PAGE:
"Sure, I still make mistakes. I'm still tempted, and make bad choices. But the difference now that I've rededicated my life to Christ is that I'm quicker to run back to him. It doesn't take me so long to recognize the wrongs, and I don't hold onto them with such stubbornness."
I heard a Christian make this comment last night, and I thought she did a great job addressing the problem of sin in the life of a believer. We will never achieve perfection, but as we grow closer to God and become more sanctified, we should find ourselves returning to the right path more quickly than we used to.
That also made me think about my students. Many times I get frustrated that they're still engaging in the same misbehaviors since August (or worse, since kindergarten). I wonder how they can continue to make such bad choices, forgetting that *I* do the same thing.
Maybe instead of focusing so much on the frequency of misbehavior, I should be focusing on how long it takes the children to return to the right behavior. Little Johnny might lose his temper three times a week (which is not much of an improvement from five times a week), but if he's able to regain control after ten minutes instead of pouting all day, that's a changed heart. He might still hurt his classmates, but if he willingly apologizes afterward, that's a changed heart. He may need a million reminders to follow directions, but if he self-corrects now without talking back, that's a changed heart. Change is a process, and each step along the way should be honored and appreciated.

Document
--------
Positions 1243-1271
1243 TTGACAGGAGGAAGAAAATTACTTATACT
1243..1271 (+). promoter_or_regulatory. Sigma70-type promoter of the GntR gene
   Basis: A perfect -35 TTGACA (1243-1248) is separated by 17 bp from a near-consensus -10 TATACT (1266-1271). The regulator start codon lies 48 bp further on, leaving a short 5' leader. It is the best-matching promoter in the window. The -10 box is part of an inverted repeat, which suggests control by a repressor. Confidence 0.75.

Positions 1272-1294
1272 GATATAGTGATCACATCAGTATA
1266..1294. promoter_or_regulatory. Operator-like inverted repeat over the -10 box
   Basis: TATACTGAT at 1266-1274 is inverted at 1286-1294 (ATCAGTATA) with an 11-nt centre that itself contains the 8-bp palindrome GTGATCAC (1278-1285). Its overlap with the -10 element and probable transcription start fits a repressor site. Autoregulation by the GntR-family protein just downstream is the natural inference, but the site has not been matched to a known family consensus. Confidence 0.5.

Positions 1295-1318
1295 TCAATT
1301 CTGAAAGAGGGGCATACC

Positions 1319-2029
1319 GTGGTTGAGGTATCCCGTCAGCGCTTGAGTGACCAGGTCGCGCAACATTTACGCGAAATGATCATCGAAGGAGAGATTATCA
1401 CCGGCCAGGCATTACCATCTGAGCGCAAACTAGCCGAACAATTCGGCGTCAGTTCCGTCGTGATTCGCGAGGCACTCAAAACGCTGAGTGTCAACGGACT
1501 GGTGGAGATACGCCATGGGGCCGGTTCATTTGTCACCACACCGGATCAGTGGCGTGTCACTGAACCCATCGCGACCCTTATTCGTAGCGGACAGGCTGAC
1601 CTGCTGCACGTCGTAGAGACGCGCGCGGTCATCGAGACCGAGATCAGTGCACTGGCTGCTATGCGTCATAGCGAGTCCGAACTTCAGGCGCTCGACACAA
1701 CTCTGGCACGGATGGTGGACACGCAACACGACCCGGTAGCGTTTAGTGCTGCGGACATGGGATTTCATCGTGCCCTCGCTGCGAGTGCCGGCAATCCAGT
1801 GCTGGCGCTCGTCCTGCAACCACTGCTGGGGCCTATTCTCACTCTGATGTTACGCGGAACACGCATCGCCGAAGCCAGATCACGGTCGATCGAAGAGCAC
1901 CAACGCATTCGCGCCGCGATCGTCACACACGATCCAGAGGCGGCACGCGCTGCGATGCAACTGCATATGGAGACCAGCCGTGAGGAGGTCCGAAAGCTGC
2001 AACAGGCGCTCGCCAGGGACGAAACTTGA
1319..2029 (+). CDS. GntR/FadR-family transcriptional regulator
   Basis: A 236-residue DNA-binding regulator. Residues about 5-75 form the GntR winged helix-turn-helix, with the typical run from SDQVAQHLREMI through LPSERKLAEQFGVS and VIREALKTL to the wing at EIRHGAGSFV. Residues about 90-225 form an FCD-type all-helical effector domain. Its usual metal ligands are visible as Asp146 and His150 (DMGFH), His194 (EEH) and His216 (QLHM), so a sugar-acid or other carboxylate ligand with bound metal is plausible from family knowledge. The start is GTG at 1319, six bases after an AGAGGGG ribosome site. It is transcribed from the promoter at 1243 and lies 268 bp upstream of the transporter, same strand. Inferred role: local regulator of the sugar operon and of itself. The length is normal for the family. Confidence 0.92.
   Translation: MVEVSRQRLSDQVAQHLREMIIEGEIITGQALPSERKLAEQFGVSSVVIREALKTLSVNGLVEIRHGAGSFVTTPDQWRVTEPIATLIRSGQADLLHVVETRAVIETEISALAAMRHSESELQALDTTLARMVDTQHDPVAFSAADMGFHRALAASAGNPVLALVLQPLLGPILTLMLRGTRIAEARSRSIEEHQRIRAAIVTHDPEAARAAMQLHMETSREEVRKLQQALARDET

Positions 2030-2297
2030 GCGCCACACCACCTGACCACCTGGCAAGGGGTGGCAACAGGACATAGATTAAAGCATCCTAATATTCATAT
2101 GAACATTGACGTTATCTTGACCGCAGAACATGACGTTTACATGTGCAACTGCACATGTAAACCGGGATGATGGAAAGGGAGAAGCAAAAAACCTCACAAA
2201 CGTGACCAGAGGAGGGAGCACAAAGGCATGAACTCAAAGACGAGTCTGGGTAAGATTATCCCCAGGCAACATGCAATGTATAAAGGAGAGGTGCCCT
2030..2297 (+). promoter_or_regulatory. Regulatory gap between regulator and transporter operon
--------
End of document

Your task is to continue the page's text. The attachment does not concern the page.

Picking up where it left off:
It's easy to become discouraged when our attempts to instill values and self-discipline just don't seem to sink in with certain students. However, more improvement will be realized when we emphasize not only how to make right choices, but how to make things right AFTER students have done wrong. We must foster attitudes of repentance and explicitly teach reparation skills.
Lord, quicken my heart to Your chastening in my own life. Open my eyes so I can bear witness to my students' improvements. Give me the patience and grace needed to nurture in them a quick return to right attitudes. Help me teach them to resolve conflicts and rectify problems in a way that glorifies You. Show us all how to return to the right path with a quickness.